If you have spent anytime at all looking over your spinning fiber options, you will have likely come across something called pencil roving. What on earth is pencil roving and what would you use it for, anyway?
Pencil roving is a thin wool roving, generally as thin or thinner than a pencil, that is used for spinning with little or no drafting. Pencil roving can be used with or without spinning it first and as the only spinning fiber or as an add in fiber for spinning, for instance using pencil roving to add spots of color or texture to yarn.
How To Spin Pencil Roving For Beginners goes over what you need to know to spin this special roving!
Pencil roving is thin roving
Pencil roving is a very thin round roving, so named because it is normally about the size of a pencil or smaller.
There are a variety of sizes of pencil roving and each fiber shop seems to have their own version.
All of the pencil rovings are thinner than normal roving, but that’s about where the similarities end.
Some pencil rovings have a noticeable twist and look like they are already spun into a nice bulky yarn, some don’t look to have any twist at all and some look just like worsted weight yarn!
Shop around a bit and see the variety of pencil rovings available to you. There are a ton of options, every shop seems to do their pencil roving a bit differently than the next!
Best Roving For Handspinners gives you a few easy to work with options and some tips to keep in mind when choosing your fiber.
Pencil roving is ideal for spinning with minimal drafting
Pencil roving will be great for anyone who wants to do as little drafting as possible when spinning.
Pencil roving would be great for a beginning handspinner who wants to work more on treadling and have less drafting to do.
Pencil roving is not the best choice for some spinners
Pencil roving is not the best choice for all handspinners, of course not!
Pencil roving a neat fiber preparation to try, for sure, but nothing is ideal for all situations, so here are some things that pencil roving is not the best option for.
If you enjoy drafting out your fibers as you spin, pencil roving may not be for you, especially since the main point of pencil roving is to reduce the amount of drafting needed!
If you tend to overdraft
If you tend to overdraft your fiber when spinning, then pencil roving isn’t an ideal choice for you, unless you change your ways or want to use pencil roving specifically to work on your drafting!
In case you are wondering, you can tell if you are overdrafting your fiber because your yarn will break at the thin spots.
The break in your yarn could also be caused by lack of twist, but if the fiber has enough twist the problem is likely to be that there isn’t enough fiber in the yarn to begin with, overdrafting strikes again.
If the end yarn is bigger than a pencil
The other reason that pencil roving may not work for you and your planning spinning project is the size of the pencil roving compared to the size of yarn you want to end up with.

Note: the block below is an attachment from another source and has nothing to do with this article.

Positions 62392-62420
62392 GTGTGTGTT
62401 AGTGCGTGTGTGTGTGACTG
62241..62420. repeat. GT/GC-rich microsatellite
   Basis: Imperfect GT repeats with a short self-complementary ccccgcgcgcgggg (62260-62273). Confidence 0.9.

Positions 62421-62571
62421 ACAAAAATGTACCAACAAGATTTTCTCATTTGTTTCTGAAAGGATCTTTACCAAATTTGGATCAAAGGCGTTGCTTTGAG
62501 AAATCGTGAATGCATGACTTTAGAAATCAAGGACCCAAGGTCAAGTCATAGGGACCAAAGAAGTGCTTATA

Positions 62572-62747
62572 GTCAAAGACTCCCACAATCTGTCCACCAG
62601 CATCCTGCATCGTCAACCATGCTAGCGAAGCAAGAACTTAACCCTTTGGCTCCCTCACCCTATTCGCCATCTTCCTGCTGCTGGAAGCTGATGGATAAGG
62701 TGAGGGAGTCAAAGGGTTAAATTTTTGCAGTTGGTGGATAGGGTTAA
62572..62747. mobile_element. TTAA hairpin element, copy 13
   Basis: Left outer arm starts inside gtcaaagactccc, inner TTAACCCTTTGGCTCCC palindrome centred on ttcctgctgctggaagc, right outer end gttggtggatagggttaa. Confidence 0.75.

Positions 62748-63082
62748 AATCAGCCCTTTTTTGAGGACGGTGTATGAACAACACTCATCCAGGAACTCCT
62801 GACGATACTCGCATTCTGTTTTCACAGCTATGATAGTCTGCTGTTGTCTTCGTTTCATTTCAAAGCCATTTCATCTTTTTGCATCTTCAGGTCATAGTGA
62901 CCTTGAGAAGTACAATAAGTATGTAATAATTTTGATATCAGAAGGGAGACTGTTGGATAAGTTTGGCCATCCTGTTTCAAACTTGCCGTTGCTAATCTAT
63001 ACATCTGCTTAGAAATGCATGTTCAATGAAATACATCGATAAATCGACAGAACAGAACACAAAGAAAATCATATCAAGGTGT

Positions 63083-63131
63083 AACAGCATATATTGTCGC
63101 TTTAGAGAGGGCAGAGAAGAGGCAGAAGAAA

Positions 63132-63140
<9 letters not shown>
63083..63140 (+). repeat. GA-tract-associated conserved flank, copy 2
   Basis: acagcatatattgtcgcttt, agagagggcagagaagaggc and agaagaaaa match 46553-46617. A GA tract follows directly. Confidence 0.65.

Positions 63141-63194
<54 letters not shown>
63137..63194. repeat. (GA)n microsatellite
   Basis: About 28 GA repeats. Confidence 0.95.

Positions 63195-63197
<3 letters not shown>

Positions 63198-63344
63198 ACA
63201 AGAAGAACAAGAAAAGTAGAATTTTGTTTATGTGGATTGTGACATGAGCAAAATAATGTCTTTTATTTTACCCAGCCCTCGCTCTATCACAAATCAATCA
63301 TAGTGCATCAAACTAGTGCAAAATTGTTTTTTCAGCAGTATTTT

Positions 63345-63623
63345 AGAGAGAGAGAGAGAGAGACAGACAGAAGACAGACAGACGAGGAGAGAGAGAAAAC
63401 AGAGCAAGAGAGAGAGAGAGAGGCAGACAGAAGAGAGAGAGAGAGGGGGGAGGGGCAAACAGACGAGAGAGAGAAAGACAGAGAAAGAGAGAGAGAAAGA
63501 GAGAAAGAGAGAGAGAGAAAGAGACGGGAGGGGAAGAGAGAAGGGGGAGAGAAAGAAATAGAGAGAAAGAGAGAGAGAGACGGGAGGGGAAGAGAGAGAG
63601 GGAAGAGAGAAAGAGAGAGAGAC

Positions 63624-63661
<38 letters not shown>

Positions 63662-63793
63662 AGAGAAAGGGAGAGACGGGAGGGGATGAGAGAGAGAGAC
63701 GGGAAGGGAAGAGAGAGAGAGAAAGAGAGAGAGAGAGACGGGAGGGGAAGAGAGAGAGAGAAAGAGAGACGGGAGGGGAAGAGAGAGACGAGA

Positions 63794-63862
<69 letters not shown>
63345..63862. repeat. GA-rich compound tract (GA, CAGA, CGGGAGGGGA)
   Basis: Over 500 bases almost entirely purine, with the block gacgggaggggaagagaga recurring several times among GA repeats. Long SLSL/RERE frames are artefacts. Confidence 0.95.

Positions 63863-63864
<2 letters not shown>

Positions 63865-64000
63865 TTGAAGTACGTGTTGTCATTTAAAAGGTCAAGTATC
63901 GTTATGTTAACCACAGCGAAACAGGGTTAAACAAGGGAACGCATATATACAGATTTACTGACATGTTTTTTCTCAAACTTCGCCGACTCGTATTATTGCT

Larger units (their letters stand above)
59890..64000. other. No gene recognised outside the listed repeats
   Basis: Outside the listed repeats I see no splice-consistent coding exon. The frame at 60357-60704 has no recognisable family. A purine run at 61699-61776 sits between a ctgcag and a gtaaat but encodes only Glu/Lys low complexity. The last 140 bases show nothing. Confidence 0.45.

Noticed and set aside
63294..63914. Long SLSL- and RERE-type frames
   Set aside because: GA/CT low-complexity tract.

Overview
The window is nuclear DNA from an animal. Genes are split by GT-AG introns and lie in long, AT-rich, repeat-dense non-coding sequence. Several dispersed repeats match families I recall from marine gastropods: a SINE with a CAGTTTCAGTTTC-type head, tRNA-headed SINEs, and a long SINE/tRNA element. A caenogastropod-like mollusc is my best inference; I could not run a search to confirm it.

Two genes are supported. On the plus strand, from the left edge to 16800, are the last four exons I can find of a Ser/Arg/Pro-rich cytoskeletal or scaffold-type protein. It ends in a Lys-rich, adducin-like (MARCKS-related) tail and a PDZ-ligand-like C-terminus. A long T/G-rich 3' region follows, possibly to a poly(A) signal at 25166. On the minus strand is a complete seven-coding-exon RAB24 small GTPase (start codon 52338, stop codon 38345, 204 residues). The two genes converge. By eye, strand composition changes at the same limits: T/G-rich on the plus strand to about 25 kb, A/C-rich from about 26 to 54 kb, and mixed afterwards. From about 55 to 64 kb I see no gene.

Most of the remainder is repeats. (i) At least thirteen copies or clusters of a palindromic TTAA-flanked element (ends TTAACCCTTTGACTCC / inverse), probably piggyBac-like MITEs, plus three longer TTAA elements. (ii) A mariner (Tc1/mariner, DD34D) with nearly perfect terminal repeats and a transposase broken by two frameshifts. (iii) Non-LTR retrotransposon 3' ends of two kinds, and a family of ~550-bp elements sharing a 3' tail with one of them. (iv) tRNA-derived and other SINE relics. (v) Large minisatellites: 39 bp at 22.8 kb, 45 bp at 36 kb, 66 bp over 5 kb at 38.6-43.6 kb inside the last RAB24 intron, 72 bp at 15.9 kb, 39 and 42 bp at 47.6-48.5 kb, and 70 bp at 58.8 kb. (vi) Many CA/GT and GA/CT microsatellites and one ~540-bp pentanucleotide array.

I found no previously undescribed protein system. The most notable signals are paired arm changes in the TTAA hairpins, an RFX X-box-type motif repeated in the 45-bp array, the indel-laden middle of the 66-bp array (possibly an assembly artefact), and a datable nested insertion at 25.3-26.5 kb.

True, this would be more for the really thin “already looks like yarn” pencil roving, but it is something to consider. You can’t spin a yarn that is thicker than the amount of fiber you have.
What you could do is double or triple up on the pencil roving you are spinning, but this would defeat the purpose of using pencil roving to begin with!
Pencil roving can be added to other spinning
Another use of pencil roving is to use it to add to other spinning projects, more in an art yarn kind of way.
If you are with the main fiber, but you would like to add a bit of interest and texture to the yarn as well, taking bits of pencil roving and adding them periodically to your yarn is an easy way to get creative!
Pencil roving could also be added to weaving
Just like you would choose to add a bit of color or texture to your spinning, you could also choose to incorporate some pencil roving to add a bit of color or texture to your weaving!
Pencil roving can be knitted without spinning first
Pencil roving, especially the more loosely twisted pencil rovings, would be super to use for a nice fluffy knit that you plan to felt down!
Wow, would this make a great, easy to work with felted project!
I tried knitting the pencil roving without spinning it first, it worked just fine! It looked like a fluffy single ply yarn.
I used a double strand for a swatch then a single, both were easy to use and only broke in spots where the roving was already a bit thin. It was easy.
Of course, you wouldn’t have to felt your knitted (or crocheted) pencil roving, you could just enjoy a beautifully puffy knit!
Pencil roving can be used for thrumming
Another use of pencil roving that is coming up in popularity is thrumming, which is putting little poofs of extra wool in with your knitting to make more of an insulation on the inside of knitted items like mittens.
The extra wool can be puffs of pencil roving that are just torn off and added every few stitches on spaced out rows or, I have also seen loops of the thinner pencil roving put inside the mitten, all to add warmth.
Using pencil roving for added warmth actually would be easier than working with tufts of loose wool, since the roving would be consistent from the start, whereas the tufts of wool you pick can vary a bit more.
Pencil roving is used for felting
Pencil roving can also be used for felting.
Weir Crafts has a selection of pencil roving for felting, specifically (so it’s in shorter lengths), and suggests that pencil roving be used for making letters and borders in both wet and needle felting projects.
The pencil roving for spinning is one full length for the entire 4 ounce ball that you buy. Pencil roving for felting is sold in shorter lengths, be sure you order the spinning bags if you decide to give pencil roving a shot.